If you love a nice bar of milk chocolate but there’s only the dark variety around, you may want to throw on a smooth, slow jam and indulge in the bitter stuff anyway. According to a new paper from University of Oxford psychologists, your choice of dining music has a big effect on your perception of taste.
In the study, the scientists report that songs with long legato notes cause people to perceive chocolate as sweeter and creamier, whereas harsh staccato-rich tracks increase the perception of bitterness. To come to these conclusions, the researchers, led by experimental psychologist and food production consultant Charles Spence, Ph.D., asked 116 volunteers who to taste the same chocolate twice but were not told that the chocolates were the same. Each chocolate was consumed while listening to a different soundtrack: One song featured long, legato notes from a flute, and the other had rapid, staccato notes played on a violin. The participants then were asked to judge how creamy each of the chocolates tasted.
The softer flute song increased the sensation of creaminess, while the pricking of strings of the violin increased the perception of bitterness. The participants said they preferred the creamy soundtrack, but they didn’t prefer the creamy chocolate flavor more than the bitter. This observation, according to Spence and his team, means that sounds can have a “perceptual effect on gustatory food attributes” without actually changing the pleasantness of food, a conclusion that revisits the idea that taste is not the same thing as flavor. Taste refers to the five sensitivities (like saltiness and sweetness), while flavor incorporates texture, smell, and expectation.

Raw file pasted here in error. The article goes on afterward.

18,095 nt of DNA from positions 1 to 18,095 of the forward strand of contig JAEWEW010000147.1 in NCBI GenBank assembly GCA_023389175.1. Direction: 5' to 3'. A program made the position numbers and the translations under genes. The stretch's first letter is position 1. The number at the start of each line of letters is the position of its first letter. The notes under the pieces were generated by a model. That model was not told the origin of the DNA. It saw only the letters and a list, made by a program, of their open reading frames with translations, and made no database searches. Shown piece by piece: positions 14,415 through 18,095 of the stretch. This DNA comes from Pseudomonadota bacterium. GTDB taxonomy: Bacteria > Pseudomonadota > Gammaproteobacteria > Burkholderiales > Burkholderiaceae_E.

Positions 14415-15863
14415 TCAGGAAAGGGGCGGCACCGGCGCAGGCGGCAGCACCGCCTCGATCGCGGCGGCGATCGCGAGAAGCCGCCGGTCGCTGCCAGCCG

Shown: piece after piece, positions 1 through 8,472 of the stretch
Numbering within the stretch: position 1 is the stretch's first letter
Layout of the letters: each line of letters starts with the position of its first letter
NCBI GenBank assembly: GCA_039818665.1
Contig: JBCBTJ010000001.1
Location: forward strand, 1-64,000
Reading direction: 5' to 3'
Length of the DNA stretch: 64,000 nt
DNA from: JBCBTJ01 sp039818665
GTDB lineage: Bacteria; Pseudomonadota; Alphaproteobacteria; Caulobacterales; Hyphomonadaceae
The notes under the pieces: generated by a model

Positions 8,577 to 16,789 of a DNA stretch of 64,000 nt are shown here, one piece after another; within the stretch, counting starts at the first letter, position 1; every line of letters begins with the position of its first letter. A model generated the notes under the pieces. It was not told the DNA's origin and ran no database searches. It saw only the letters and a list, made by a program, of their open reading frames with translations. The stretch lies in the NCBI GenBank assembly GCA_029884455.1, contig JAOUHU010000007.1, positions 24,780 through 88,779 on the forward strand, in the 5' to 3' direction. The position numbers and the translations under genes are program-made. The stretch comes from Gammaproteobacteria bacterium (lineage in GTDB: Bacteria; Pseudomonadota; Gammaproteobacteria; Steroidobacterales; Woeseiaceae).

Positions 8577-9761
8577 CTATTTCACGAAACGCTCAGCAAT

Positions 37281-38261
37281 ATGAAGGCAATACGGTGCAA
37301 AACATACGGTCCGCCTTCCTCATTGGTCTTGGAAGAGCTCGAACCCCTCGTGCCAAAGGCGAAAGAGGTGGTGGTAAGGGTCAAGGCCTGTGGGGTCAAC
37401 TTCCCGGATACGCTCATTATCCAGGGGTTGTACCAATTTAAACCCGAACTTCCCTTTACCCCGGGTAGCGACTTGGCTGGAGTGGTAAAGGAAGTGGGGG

So, for example, this Philharmonic Winds rendition of Adele’s “Set Fire to the Rain” would most likely increase the creamy, sweet qualities of chocolate:
Whereas a spin of DMX’s “X Gon’ Git It To Ya”, with its short trumpet spurts and “Grrrs” would probably make chocolate taste more bitter:
This research is built off of previous work arguing that sound can affect the perceived flavor of food and the experience of consuming that food. For example, other research teams have found that people will enjoy chocolate gelato less if music they don’t like is playing and that beer is more enjoyable if consumed while listening to music.
Spence told The Daily Mail that his team now plans to work with Belgium chocolatiers to produce boxes of chocolates that come with their own accompanying soundtrack. Throw in a DVD copy of The Notebook and it sounds like the perfect setup for your next pity party.